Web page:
Populism or kitsch – does it matter?

I don’t know why anyone should be surprised that when the nation was asked what its favourite work of art was the nation overlooked Turner, Constable, Gainsborough and even David Hockney and pointed to Banksy.

The national poll was conducted by Samsung among 2,000 people who were offered a long list compiled by a panel of art critics. The exercise, as you might have guessed, is a not very sophisticated marketing exercise to go with the company's new television set, The Frame, which has 100 images of works of art pre-loaded for users to pick from as their screen-saver, rather than have a blank screen when the thing is switched off.
 
We’re not told who the critics were or what was on the longlist, but the top 20 that Banksy’s most familiar daubing, Balloon Girl, tops are images no-one doesn’t know. The second choice is Constable’s The Haywain and he would have rejoiced to know that he had not only beaten his garrulous old rival Turner but that Jack Vettriano’s The Singing Butler pushed The Fighting Temeraire into fourth.
 
So the art critics had decided to go for populism in their long list, and included album covers (Peter Blake’s Sgt Pepper was eighth, and 20th is the Sex Pistols’ Never Mind the Bollocks cover by Jamie Reid). There is no Tracey Emin or Damien Hirst, but Anish Kapoor’s odd Olympic helter-skelter ArcelorMittal Orbit makes it at 16.
 
The question is almost “What birthday card images did you get this year”: it’s within an ace of kitsch, many art critics who were not on the panel would say, and maybe some who were.
 
Forget the fact that postcards, posters and prints of Balloon Girl have sold in their many thousands all over the world, and one version painted on the back of a picture frameboard was sold at auction for £73,000, this is street art. The image first appeared as a piece of guerrilla art on Waterloo Bridge in 2002, and the new democratisation of art had begun.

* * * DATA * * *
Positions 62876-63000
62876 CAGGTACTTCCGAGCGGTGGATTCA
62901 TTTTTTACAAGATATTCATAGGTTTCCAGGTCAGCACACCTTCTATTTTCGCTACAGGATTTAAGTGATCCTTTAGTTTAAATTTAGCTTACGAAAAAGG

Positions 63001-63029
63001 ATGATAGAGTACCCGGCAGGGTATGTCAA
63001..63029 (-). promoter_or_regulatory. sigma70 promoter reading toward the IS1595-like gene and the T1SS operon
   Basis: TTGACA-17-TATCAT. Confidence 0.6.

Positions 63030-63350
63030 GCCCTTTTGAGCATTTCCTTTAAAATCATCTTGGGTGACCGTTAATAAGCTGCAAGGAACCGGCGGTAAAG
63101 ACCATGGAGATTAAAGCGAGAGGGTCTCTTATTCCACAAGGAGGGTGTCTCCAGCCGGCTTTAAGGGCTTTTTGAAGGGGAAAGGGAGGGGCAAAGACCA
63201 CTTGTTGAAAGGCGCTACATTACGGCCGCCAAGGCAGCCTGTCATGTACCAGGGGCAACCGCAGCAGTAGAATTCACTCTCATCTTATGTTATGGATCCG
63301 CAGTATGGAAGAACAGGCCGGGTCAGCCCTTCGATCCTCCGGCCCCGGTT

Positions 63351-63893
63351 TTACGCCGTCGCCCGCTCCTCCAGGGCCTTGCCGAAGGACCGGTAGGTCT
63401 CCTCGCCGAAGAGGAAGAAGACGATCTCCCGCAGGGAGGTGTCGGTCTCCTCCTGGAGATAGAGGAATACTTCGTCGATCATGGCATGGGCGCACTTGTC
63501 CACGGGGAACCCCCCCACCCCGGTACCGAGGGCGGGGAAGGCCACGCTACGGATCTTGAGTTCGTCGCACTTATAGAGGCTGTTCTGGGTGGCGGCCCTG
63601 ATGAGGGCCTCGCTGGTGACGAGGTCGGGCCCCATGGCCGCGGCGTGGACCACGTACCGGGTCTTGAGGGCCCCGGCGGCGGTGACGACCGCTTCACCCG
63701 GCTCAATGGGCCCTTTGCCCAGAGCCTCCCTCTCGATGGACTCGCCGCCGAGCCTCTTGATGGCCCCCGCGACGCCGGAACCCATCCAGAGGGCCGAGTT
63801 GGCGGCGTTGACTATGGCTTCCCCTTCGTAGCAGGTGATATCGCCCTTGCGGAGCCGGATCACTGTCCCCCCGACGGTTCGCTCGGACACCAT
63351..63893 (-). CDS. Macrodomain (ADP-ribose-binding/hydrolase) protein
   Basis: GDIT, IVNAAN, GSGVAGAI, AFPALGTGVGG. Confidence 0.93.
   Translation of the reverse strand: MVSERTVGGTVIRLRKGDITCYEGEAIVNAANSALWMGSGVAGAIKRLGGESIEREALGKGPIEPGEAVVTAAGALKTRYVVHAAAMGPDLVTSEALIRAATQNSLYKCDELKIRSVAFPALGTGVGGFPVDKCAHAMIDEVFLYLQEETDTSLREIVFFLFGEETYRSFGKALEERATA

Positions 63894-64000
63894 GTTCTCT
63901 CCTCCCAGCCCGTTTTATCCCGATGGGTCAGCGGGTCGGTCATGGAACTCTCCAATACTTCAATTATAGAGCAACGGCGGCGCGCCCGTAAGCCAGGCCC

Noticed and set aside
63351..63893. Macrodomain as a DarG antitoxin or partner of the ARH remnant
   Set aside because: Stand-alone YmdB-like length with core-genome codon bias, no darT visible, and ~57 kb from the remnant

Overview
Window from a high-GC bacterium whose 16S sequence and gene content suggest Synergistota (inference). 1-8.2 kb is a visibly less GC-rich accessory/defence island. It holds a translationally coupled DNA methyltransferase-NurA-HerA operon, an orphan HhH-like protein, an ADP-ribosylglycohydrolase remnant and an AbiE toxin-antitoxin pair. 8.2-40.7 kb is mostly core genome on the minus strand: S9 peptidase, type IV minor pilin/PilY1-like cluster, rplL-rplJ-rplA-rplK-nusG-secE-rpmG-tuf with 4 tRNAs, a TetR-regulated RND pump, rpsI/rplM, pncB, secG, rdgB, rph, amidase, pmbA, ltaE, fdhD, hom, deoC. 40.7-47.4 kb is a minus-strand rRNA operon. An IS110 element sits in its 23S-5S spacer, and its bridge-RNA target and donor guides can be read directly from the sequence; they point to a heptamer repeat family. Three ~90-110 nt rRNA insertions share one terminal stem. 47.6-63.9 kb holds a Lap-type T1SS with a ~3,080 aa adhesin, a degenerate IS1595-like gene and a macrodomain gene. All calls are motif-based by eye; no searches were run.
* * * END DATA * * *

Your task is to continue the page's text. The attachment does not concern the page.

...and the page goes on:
There’s nothing wrong with populism, Rembrandt, Hogarth and Durer would have starved to death if they hadn’t printed versions of their masterpieces for mass consumption, and where I live every street seems to be brightened by a very well executed mural, an initiative of the local art gallery. One of the most controversial and ultimately most successful actions of Blair’s first government was to make all national galleries and museums free to enter, with the problem now being how the institutions cope with the sudden upsurge in visitor numbers.
 
It turns out that people genuinely love art, it doesn’t matter how they come upon it, and the trend is spreading from the visual to the active, with free street performances of dance, theatre and especially circus being offered officially wherever money can be raised to pay for it.
 
You may not like Maggi Hambling’s Scallop on Aldeburgh beach or Antony Gormley’s Angel of North guarding the AI at Gateshead, but a lot of people who know what they like do.
 

 

 

 

 

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